• In my opinion there is too little prose to really make the book a good read and more seriously there generally is a lack of strategic explanations.
  • Some of the information is of little practical value and mainly confuses the larger picture. Possibly you grow more tolerant regarding unorthodox moves after having played a large number of 1.b4 games. Nevertheless I dare to say that the book would have been better if the line 1.b4 Nh6 2.Bb2 Rb8 had been cut and replaced with some prose in the mainlines.
  • There is no detailed Table of Content. Only the first few moves are given and then comes the game information (name of players, site and year). This makes it harder to locate a particular variation that interests you. When looking for the line 1.b4 e5 2.Bb2 Bxb4 3.Bxe5 Nf6 4.c4 0–0 5.Nf3 Nc6 6.Bb2 Re8 7.e3 d5 8.cxd5 Nxd5 9.Be2 Rxe3!? (for some analysis see these entries in Sverre's Chess Corner) it took me some time to locate the variations on page 277. The analysis was a little less exhaustive than I had hoped for but quite likely I will follow up this variation in my analytical blog.
  • There are a few editorial lapses. When looking for the line above in Chapter 10, I was several times referred to Chapter 10. In at least one of the cases that turned out to be correct but that didn't make the reference any more informative. Some mistakes of this kind are unavoidable but I suspect that there may be more than average of them as found several other minor errors in a relatively short time.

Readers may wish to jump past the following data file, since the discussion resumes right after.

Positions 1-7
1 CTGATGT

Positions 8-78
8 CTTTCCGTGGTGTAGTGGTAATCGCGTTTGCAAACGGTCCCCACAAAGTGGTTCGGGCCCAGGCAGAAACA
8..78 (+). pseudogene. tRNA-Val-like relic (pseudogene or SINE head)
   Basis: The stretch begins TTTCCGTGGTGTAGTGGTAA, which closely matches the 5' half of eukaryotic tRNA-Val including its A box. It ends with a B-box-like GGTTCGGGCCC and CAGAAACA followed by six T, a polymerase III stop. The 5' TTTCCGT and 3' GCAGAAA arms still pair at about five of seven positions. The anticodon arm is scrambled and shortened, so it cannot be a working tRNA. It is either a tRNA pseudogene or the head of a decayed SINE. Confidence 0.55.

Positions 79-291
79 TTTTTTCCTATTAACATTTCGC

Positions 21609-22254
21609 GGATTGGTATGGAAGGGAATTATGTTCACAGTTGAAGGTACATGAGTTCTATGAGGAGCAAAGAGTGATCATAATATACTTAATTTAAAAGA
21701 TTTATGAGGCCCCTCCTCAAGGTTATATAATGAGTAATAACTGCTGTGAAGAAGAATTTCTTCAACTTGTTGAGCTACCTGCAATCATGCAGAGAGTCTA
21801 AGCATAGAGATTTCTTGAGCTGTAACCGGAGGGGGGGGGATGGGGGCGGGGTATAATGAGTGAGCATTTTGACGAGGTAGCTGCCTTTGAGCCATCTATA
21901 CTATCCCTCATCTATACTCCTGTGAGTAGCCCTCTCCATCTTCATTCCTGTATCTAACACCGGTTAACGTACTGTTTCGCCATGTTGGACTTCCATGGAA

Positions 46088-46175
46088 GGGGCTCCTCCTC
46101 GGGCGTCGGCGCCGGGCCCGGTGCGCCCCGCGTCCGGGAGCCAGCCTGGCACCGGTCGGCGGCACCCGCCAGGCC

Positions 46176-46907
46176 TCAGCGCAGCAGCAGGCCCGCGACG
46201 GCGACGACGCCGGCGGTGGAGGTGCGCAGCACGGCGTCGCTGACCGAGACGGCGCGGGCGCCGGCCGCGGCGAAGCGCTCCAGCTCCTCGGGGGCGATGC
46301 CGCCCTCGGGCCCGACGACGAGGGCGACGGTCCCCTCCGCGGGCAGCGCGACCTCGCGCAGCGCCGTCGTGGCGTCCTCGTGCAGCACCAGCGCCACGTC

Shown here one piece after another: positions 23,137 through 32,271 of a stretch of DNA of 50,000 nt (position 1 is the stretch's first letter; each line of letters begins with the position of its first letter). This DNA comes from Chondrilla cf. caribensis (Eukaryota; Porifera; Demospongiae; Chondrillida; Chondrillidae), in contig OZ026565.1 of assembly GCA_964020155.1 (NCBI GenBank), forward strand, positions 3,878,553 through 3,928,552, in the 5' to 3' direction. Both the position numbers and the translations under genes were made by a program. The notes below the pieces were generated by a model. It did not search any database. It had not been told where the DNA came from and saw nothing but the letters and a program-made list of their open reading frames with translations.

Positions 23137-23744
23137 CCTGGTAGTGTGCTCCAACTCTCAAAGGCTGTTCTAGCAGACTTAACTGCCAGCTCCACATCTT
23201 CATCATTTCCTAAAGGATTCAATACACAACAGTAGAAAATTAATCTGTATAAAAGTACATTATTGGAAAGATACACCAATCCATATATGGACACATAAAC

My evaluation:
For players below 1300: Not really worth the money.
For players 1300-1800: Recommended as your second book on the Sokolsky.
For players 1800-2300: An extremely useful reference work if you want to play 1.b4.
For players above 2300: I suspect you would score better with another first move.

Some supplementary reviews:

Friday, November 20, 2009

The Blog Lives

Unfortunately this blog has been dormant for more than a year. The main reason I haven't closed it, is the link collections which have been quite useful for my own web searching. However, it now has a "follower" and I take that as an obligation to revitalize it.

The main reason it never really got started probably was too high ambitions coupled with a few books that were very difficult to review fairly. Therefore my first project will be a series of mini reviews starting December 1st.